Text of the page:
That .80 constitutes a stronger relationship with livability than with any other variable considered. Keep in mind, the importance of IQ underestimated by this method, as many of those variables are part of the 44 used to gauge livability--in this sense, they have a built in statistical advantage that the IQ estimates do not have. Other correlations with livability include:
Illegitimacy rate (-.68)
Average life expectancy (.62)
Racial composition of the population (.62)
% of the population with a bachelor's degree or greater (.56)
Violent crime rate (-.54)
Unemployment rate (.50)
Per-student educational expenditures (.45)
Gun ownership rate (-.44)
Median age (.20)
It even 'explains' slightly more than the poverty rate (r-values of .801 to .797) does, the only variable that approaches IQ's significance. Interestingly, though, IQ and poverty correlate at a more modest than expected .59. They do not relate to livability in the same way, but instead act as the two primary pillars on which it rests.
Murray and Herrnstein showed that greater intelligence decreases the probability of becoming impoverished (from The Bell Curve, p135):
Imagine a white person born in 1961 who came from an unusually deprived socioeconomic background: parents who worked at the most menial of jobs, often unemployed, neither of whom had a high school education (a description of what it means to have a SES index score in the 2d centile on socioeconomic class). If that person has an IQ of 100-nothing special, just the national average-the chance of falling below a poverty-level income in 1989 was 11 percent. ...Going in the other direction, a reduction in poverty, especially as it relates to ensuring that basic nutritional needs are met, bolsters IQ somewhat.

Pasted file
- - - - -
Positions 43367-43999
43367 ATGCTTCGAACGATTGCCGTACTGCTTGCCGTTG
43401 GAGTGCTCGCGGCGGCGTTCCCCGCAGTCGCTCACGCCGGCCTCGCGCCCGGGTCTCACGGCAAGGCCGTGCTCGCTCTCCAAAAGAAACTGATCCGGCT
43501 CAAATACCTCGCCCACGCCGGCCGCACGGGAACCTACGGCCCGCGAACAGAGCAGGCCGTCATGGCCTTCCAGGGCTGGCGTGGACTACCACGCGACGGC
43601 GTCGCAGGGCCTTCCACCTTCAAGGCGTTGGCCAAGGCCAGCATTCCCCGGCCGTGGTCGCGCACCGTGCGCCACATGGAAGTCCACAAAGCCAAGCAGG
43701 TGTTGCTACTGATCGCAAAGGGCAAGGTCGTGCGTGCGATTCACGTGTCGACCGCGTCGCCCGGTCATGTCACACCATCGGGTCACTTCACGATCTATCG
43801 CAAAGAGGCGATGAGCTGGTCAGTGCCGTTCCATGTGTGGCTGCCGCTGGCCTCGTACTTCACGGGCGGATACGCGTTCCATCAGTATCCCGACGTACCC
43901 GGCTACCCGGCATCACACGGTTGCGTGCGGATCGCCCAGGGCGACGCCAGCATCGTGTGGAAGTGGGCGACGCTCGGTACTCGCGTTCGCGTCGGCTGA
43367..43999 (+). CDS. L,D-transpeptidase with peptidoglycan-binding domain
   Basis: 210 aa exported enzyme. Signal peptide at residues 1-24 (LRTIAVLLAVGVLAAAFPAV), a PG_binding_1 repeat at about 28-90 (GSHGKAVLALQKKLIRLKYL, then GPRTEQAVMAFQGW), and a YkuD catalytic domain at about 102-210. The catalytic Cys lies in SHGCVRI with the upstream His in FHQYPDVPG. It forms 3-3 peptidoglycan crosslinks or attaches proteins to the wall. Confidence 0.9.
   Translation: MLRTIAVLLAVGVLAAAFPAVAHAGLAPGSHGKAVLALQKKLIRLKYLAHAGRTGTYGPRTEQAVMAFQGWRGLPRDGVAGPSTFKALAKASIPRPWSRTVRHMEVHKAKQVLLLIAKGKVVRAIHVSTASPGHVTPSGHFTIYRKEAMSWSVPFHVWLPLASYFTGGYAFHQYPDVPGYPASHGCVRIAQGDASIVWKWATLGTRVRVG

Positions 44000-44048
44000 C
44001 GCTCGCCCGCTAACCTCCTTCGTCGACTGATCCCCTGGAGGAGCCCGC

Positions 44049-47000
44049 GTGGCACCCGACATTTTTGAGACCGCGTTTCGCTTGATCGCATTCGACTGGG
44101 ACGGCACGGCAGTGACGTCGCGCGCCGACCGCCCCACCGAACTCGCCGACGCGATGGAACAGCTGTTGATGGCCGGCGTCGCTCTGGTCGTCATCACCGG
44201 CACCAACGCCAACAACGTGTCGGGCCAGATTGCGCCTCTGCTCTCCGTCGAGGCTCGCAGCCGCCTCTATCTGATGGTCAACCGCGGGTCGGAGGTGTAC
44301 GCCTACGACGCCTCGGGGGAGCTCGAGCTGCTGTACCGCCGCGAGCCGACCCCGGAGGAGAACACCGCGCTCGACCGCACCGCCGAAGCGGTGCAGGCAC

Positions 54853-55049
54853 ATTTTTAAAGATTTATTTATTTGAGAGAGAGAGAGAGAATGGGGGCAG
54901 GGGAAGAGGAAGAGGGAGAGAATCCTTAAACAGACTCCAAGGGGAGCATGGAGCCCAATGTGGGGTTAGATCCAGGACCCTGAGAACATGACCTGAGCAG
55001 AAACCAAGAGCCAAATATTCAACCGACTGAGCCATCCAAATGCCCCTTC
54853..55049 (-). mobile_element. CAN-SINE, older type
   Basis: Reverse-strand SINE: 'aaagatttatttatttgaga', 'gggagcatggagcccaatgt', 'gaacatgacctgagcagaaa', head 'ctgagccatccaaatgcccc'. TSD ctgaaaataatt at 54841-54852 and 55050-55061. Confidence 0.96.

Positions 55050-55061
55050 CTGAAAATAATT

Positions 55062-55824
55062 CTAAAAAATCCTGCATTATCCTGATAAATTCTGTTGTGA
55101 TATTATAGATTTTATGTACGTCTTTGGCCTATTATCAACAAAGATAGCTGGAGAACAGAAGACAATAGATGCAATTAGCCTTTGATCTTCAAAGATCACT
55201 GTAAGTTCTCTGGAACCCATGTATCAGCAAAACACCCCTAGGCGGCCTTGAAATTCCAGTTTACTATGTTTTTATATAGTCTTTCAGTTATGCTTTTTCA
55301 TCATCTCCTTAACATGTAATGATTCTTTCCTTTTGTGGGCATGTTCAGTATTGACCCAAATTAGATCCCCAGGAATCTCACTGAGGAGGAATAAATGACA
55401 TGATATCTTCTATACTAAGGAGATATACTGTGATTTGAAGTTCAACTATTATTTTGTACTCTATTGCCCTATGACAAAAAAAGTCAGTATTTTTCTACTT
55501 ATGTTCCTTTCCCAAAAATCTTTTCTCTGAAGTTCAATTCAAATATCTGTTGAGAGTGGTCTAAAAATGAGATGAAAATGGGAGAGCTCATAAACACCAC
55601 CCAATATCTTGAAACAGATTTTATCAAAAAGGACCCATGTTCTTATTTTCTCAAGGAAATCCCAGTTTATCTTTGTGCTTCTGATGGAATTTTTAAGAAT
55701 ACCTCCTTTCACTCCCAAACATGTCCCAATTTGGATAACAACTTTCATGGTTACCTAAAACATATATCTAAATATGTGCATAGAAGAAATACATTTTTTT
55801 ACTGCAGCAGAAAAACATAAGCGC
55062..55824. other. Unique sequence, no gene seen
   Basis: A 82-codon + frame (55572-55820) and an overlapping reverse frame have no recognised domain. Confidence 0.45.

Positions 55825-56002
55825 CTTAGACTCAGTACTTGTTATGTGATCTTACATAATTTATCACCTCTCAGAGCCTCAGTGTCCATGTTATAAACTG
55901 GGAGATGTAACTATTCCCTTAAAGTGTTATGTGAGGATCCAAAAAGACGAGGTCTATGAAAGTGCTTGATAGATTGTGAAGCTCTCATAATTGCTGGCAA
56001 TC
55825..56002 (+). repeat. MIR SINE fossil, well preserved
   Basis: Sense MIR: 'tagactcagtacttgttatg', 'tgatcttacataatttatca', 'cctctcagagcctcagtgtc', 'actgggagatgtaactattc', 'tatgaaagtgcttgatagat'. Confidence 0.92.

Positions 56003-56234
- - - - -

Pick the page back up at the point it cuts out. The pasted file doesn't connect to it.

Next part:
Conversely, suppose that the person comes from the 2d centile in IQ but his parents were average in SES status-which means that his parents worked at skilled jobs, had at least finished high school, and had an average income. Despite coming from that solid background, his odds of being in poverty are 26 percent, more than twice as great as the odds facing the person from a deprived home but with average intelligence.
We've been waging the War on Poverty to reduce it for half a century now, yet we're in the same spot we were in at the end of the sixties. Erstwhile, the corresponding War on Unintelligence, or more palatably, the Crusade for Intelligence, has not yet been forthcoming (or has been comparable to the first wave led by Peter the Hermit in the form of No Child Left Behind). It's long past time we attack a low quality of life on two essential fronts.
The Bell Curve brought to the public mind the importance of IQ in the US, and data marshalled in IQ and the Wealth of Nations evinces how meaningful it is at the national level. It's not everything, but it's increasingly becoming clear that it is quite a lot. Raising it should become a primary policy goal.
Inevitably, such an approach will be criticized for insinuating the moral worth of people based on an attribute that is largely beyond their control. That kind of posturing is, however well-meaning, injurious.
Why not make the same argument about attempts to reduce obesity or the prevalence of autism? If there are ways to increase physical fitness or reduce the number of children born with autism, through a systematic revamping of foods to have a lower glycemic index or by encouraging men to have all their children before they reach their fifties, does that too insinuate that obese or autistic people are of lesser moral worth? Is such didactic posturing worth increasing the prevalence of obesity or autism?
In the forceful words of Randall Parker:
Anything that could raise average IQ a few points would do more to boost economic growth and lower social pathologies than increased educational spending or the other typical liberal or free market libertarian nostrums.To oppose methods to boost average IQ (incentives for the wealthy/intelligent to have more children, the poor/unintelligent to have fewer, ensuring adequate iodine intake and vitamin consumption for impoverished children, a merit immigration system, discouraging the use of mind-altering substances), or even the discussion of potential ways to do so, must be challenged with this: There is nothing socially or economically benign that correlates inversely with IQ. I believe that is about tautologically true--I've come across nothing to the contrary, except for fecundity, which is debatably desirable.
++Addition++ Randall Parker and Arnold Kling weigh in.